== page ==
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Re: [E-devel] Buffer canvas and transparent background

   Jason Tackaberry writes:

> Evas's internals are ARGB?  Well isn't that a hell of a thing.
>  I thought for sure when I was looking at the raw data from
> evas_object_image_data_get() that it was in BGRA pixel format.
>  (Note that I'm on intel, which is little endian, so BGRA32 has
> BGRA pixel order [low to high memory address])

	I'm glad you've brought this issue up, since it's
something that has always caused some confusion for me.

	Let me thus take a minute here to write what I see as
the relevant aspects here, and when Carsten wakes up he can set
this straight :)

	That evas internally uses 'argb32 pixel format' for image
data means the following:
If you give four unsigned char values, a, r, g, b, which are
supposed to represent the alpha, red, green, blue, components
of a color, then evas will encode this as an unsigned int c,
of value c = (a<<24)+(r<<16)+(g<<8)+(b).
	To obtain the a,r,g,b components back from c, we have
that a = (c>>24)&0xff, r = (c>>16)&0xff, g = (c>>8)&0xff, and
b = (c>>0)&0xff, 

	This is, as I understand it, independent of machine byte

	Now, if you give instead an unsigned char* s which
is 4 bytes in size, then there are two separate but related
notions dealing with how to obtain the pixel c (in argb32 format
as defined above) -- one notion is the machine byte order, and
the other is the 'pixel format' of the given s.
	Similarly, if we start with c, and we are asked to
assign a 4 byte sized unsigned char* s from it, then again one
has these two notions to deal with.

	Let's take the case of how to assign an unsigned char *s
(of 4 bytes in size) from the unsigned int c.
	We can get the a,r,g,b values as above, but there is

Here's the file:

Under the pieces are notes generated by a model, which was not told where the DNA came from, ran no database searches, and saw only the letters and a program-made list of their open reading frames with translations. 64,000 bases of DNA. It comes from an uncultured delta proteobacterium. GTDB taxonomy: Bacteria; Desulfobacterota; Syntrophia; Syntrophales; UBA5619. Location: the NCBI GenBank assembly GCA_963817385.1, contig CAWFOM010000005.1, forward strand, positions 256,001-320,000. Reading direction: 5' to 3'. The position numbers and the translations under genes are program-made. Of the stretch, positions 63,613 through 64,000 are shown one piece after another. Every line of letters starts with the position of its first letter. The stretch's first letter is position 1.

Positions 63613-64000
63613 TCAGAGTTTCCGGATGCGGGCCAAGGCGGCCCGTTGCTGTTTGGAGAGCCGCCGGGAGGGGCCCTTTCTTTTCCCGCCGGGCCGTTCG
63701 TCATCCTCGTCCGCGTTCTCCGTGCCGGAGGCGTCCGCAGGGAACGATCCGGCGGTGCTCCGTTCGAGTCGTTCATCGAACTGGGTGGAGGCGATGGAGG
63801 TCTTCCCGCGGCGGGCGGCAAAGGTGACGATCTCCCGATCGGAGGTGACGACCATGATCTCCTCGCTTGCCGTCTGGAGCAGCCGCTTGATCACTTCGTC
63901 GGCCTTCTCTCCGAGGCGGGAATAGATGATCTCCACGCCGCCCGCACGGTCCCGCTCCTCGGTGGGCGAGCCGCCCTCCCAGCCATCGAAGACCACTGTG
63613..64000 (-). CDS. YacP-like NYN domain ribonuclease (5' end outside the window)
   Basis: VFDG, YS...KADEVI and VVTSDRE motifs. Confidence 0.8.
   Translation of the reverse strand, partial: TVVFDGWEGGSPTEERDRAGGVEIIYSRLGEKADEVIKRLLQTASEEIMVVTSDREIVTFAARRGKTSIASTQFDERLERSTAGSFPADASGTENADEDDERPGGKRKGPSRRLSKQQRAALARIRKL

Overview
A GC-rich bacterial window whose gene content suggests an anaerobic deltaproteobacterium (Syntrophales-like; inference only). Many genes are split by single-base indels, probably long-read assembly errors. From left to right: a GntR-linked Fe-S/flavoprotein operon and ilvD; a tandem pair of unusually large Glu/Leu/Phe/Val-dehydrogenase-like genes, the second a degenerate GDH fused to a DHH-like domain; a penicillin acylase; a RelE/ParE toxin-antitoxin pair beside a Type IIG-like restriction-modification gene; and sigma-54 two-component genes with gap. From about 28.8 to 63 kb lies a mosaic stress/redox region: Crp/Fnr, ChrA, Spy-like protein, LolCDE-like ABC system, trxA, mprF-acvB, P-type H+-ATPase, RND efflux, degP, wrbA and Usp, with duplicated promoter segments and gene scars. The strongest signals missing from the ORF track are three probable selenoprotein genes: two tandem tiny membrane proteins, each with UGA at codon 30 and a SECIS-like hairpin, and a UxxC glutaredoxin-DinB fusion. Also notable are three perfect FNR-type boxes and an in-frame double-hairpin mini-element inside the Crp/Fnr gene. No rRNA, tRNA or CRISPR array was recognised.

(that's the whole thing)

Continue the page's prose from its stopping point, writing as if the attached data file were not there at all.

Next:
a question as to how to assign these to s, ie. what values to
give to s[0],s[1],s[2],s[3]. Should s[0] be a or b or what...

	That is presumably what the 'pixel-format' of the output
is supposed to determine. As I interpret this, that s has 'argb'
pixel-format means s[0] is the a, s[1] the r, etc.. and that it
has 'bgra' format means that s[0] is the b, s[1] the g, etc.

	The notion of machine byte order further complicates
matters if one tries to obtain the a,r,g,b components from c
by casting &c to an unsigned char*, as then we have that eg.
(unsigned char*)(&c)[0] can be either b or a, depending on wether
the machine byte-order is big-endian or little-endian, respectively.
	If we are on a "big-endian" machine, like an x86, then
(unsigned char*)(&c)[3] gives the a, whereas on a "little-endian"
machine, a is instead (unsigned char*)(&c)[0].

	So, eg. if on a big-endian machine:
If s is to be in 'argb32' pixel-format, then,
 s[0] = a = (c>>24)&0xff = (unsigned char*)(&c)[3],
 s[1] = r = (c>>16)&0xff = (unsigned char*)(&c)[2],

If s is to be in 'bgra32' format, then,
 s[0] = b = (c>>0)&0xff = (unsigned char*)(&c)[0]
 s[1] = g = (c>>8)&0xff = (unsigned char*)(&c)[1]

	On a little-endian machine, this becomes:
If s is to be in 'argb32' pixel-format, then,
 s[0] = a = (c>>24)&0xff = (unsigned char*)(&c)[0],
 s[1] = r = (c>>16)&0xff = (unsigned char*)(&c)[1],

If s is to be in 'bgra32' format, then,
 s[0] = b = (c>>0)&0xff = (unsigned char*)(&c)[3]
 s[1] = g = (c>>8)&0xff = (unsigned char*)(&c)[2]

	I've not really had a chance to look at what
evas actually does for the conversions to/fro of the
internal unsigned int 'argb32' encoded color data that
it uses, and the various output formats.. It's possible
that there may be some funkiness somewhere :)